The next morning, my guy was up early and went out to check the horses. I remember it was a foggy morning. He came back and told me that the little colt wasn't doing well and that he was dying. I couldn't believe it, jumped out of bed into clothes that I probably had worn before (I didn't really care!!!) and made my way to the field. The horses were WAY at the other end (we have a 40 acre pasture) and when they spotted me, Dandy came running over, screaming and Pearl came half the way, quickly going back to the foal. I knew they were trying to tell me something was wrong. I slowly walked over...

My heart was in my throat, I couldn't see the foal, but could tell from Pearl where he was lying. I got close and spotted him... he was lying flat on his side, breathing hard and groaning. I talked to him calmly and petted him a bit. I lifted his head and he just couldn't hold it up. I started worrying that he had broken his neck running and falling. But I palpated everything and it was all clear, all legs were ok... nothing apparent. We called a vet as soon as we found him, but our vet is a 2 hour drive away... and that is if he is not in another emergency situation. He was finishing something up and coming right over... I had no hope. I called my mom crying, I was hysterical. She made me feel a bit better. I returned to the field slowly and saw both Dandy and Pearl running over... Pearl came right to the gate, whinnied a deep bone chilling whinny, she had a look in her eyes saying "Help me! Follow me!", then she quickly turned back and ran to her colt. Dandy walked the whole way with me and I had the most sour feeling, heart in my throat, tearing up and basically just going crazy. I found the poor little colt lying there, still breathing hard but the breaths were far apart. I decided to stay with him.

I sat beside him, in the damp grass, petting him and comforting him. I told him it was ok to go (even if I didn't feel I was ready for him to), that I'd be ok and that I would look after his mom, that Pearl would have a forever home with us and that there was nothing to be worried about. I told him that I loved him deeply and that I would never forget him, his little whinnies when he heard our voices and his sweet face. I was broken and tears were running down my cheeks. I soon noticed that he wasn't breathing anymore, his little mount had opened a bit, so I stuck my finger in... there was nothing, not a blink of an eye, nothing. I was devastated. I gave him a last kiss and told him goodbye, but at that time I was truly crying and sobbing. I remember telling him not to go yet, but it was too late. I had to live with this, my first horse lost, one I had took very special care of and that I'd spent more than a few sleepless nights worrying over. He died at about 10:00 am on June 29th, 2009. I took hold of my emotions and went to get my guy (he didn't want to see the foal die). We took the foal away, mom and Dandy (Dandy was the guardian (aunt) of the colt) screamed the most heart breaking whinny and ran to the gate trying to see where we were taking him. The foal was buried and the vet hadn't even been near. I doubt he could've done anything at that point, so I called and cancelled.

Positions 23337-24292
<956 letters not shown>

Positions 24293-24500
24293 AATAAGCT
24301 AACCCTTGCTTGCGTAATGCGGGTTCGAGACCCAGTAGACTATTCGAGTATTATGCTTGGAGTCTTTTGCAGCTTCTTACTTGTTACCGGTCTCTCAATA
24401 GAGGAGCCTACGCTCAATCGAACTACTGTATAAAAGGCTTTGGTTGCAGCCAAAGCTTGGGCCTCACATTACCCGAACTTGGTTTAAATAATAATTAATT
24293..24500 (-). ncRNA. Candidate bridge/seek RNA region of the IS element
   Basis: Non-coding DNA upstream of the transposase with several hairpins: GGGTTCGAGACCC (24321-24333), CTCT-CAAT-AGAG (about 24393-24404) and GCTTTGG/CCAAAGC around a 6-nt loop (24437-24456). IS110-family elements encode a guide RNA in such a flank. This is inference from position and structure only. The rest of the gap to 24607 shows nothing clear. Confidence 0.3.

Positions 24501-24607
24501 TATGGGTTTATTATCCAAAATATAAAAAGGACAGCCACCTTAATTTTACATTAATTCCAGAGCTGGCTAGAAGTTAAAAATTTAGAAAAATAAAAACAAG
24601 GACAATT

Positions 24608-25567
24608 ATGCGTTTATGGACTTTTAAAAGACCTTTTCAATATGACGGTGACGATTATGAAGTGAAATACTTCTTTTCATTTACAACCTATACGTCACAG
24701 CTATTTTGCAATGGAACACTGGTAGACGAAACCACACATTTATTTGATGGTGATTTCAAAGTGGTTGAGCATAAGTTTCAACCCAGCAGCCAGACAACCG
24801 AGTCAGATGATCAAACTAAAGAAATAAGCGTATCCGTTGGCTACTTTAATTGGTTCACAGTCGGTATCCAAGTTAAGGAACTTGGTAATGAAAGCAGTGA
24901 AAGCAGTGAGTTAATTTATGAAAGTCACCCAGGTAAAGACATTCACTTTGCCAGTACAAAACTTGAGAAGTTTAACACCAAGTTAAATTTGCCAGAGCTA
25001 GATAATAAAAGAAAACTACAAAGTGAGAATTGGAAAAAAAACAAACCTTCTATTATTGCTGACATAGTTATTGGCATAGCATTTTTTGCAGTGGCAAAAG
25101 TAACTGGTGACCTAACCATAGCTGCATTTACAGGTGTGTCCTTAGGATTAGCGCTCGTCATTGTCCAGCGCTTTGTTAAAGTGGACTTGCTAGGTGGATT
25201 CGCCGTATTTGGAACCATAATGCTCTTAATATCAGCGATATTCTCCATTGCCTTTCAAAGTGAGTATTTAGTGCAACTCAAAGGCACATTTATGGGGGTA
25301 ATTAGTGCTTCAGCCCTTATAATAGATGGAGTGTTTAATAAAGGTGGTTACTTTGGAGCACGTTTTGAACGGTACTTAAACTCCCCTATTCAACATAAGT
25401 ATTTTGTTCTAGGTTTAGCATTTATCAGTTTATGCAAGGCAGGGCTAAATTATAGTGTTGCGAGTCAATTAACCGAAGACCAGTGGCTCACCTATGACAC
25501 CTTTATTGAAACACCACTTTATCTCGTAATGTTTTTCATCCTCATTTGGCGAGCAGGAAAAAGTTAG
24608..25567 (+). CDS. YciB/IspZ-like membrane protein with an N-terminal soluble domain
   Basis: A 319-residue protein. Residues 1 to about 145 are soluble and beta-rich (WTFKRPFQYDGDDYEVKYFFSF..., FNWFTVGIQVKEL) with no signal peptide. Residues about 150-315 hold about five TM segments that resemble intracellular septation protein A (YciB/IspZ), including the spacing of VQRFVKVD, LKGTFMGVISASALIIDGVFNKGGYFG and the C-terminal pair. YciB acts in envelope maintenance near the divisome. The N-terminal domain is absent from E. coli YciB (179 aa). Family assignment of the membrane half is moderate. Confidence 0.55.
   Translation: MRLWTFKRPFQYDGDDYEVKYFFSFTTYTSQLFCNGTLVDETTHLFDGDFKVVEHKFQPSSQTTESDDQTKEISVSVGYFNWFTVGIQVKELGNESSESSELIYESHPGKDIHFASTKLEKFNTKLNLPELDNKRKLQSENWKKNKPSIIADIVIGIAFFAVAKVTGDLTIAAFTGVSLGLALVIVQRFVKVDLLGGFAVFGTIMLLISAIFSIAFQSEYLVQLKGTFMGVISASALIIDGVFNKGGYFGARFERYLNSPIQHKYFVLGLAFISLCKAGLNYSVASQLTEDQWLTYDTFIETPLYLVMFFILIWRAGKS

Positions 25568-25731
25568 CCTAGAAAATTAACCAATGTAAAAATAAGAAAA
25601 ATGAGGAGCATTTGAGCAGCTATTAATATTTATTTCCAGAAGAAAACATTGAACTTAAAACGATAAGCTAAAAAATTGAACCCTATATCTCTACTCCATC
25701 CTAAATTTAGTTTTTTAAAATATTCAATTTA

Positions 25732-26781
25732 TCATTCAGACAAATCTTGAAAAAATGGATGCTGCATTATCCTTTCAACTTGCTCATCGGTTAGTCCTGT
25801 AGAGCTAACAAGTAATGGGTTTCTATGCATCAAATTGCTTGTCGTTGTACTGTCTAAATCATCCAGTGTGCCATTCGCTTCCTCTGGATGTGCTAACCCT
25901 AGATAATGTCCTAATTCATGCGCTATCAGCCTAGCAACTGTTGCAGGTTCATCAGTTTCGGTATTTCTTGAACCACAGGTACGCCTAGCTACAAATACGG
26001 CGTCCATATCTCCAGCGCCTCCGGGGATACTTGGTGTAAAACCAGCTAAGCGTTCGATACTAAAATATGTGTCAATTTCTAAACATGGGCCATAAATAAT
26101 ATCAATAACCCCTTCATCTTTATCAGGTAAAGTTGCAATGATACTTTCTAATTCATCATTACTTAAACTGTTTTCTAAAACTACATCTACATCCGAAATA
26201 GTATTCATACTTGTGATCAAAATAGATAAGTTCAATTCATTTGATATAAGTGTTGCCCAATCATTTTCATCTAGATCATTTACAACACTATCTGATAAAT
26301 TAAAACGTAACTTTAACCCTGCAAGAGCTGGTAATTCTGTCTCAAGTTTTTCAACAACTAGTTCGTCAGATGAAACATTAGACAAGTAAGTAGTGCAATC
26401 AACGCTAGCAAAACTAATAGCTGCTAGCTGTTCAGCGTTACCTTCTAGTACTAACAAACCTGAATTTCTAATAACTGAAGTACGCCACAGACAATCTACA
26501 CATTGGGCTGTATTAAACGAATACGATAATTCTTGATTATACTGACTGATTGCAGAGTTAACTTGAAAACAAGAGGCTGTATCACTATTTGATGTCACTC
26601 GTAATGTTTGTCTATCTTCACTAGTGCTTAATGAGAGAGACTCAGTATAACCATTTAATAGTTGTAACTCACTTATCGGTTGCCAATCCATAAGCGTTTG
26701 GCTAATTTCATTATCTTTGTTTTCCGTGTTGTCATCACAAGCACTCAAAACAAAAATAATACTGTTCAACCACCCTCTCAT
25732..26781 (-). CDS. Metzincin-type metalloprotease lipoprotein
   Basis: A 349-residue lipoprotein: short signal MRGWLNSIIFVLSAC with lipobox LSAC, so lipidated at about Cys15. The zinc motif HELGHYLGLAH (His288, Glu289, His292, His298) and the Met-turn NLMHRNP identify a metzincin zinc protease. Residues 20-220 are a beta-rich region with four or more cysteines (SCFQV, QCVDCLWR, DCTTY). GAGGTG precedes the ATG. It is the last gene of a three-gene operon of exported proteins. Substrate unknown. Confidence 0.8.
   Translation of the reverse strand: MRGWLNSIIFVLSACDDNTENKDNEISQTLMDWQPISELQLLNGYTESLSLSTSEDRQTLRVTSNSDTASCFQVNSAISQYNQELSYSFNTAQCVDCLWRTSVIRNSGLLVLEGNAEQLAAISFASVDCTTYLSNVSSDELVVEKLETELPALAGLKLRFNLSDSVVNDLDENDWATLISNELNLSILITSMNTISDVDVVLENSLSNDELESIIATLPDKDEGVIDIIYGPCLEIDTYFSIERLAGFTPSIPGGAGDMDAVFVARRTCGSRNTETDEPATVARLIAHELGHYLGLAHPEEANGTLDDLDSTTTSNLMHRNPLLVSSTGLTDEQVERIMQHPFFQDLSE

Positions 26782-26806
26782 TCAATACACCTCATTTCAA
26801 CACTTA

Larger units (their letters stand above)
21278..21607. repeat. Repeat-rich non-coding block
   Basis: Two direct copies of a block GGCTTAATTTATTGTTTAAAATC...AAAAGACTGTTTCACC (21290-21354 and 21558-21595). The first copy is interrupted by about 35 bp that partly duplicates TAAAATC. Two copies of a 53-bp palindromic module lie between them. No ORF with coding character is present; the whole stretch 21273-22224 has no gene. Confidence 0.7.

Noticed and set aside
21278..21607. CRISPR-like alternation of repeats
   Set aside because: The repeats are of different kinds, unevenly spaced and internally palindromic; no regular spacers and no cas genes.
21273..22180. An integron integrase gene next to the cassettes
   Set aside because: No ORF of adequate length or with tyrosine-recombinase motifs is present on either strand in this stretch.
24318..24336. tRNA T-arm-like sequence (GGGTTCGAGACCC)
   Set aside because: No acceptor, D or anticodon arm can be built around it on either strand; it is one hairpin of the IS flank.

Somehow, the horses knew exactly what had happened. They kept looking around for the little one and Pearl stayed away from us for a few days. We were heart broken for a week solid and we still can't mention the little guy without tearing up. I still have tears running down my cheeks as I write this. The colt is buried on our farm, not far from the pasture. The 9 days that he spent with us will be forever engraved in my heart.

I will never forget him, he was my very first foal (from one of my horses) and he had a forever home with us from the moment his mom got to our farm. We did the best that we could to help him. He didn't seem to be suffering, he just seemed weak and the deformity only added to the problem. He took a piece of my heart with him when he passed. We miss him a lot. I hope he is running with the wind in the greener pastures.

Love you Little Guy (We had named him Black Jack)


  1. Ah, so heartbreaking! but thank you for taking Mom in, and giving him a home, for however short a time. If he had been born in the holding pens, he would have died the first day. At least he had 9 days of green grass, playing in fields, and love.

  2. Thanks Shadow for cheering me up... it's hard even today to read this and thinking about him always brings tears to my eyes. Those poor horses had to endure so much!

    Pearl is doing as good as ever today, she spent the last months of Summer learning to ride and carry a rider. She is awesome and you would never think that she is 20 years old. She runs and bucks with the young ones and can be a handful at times (chasing cows and anything that moves...). She is very high strung and I don't think I will be able to break her from her herdbound-ness, but we don't need to ride her alone and she is awesome when there is a buddy.

    Ironically enough, she is nice and fat today and seems to enjoy every bit of life, she puts a smile on my face all the time and I love her with all of my heart.

  3. So sorry about your foal - that's heartbreaking. I know you did the best for him that you could.

    Happy to hear Pearl is happy and healthy.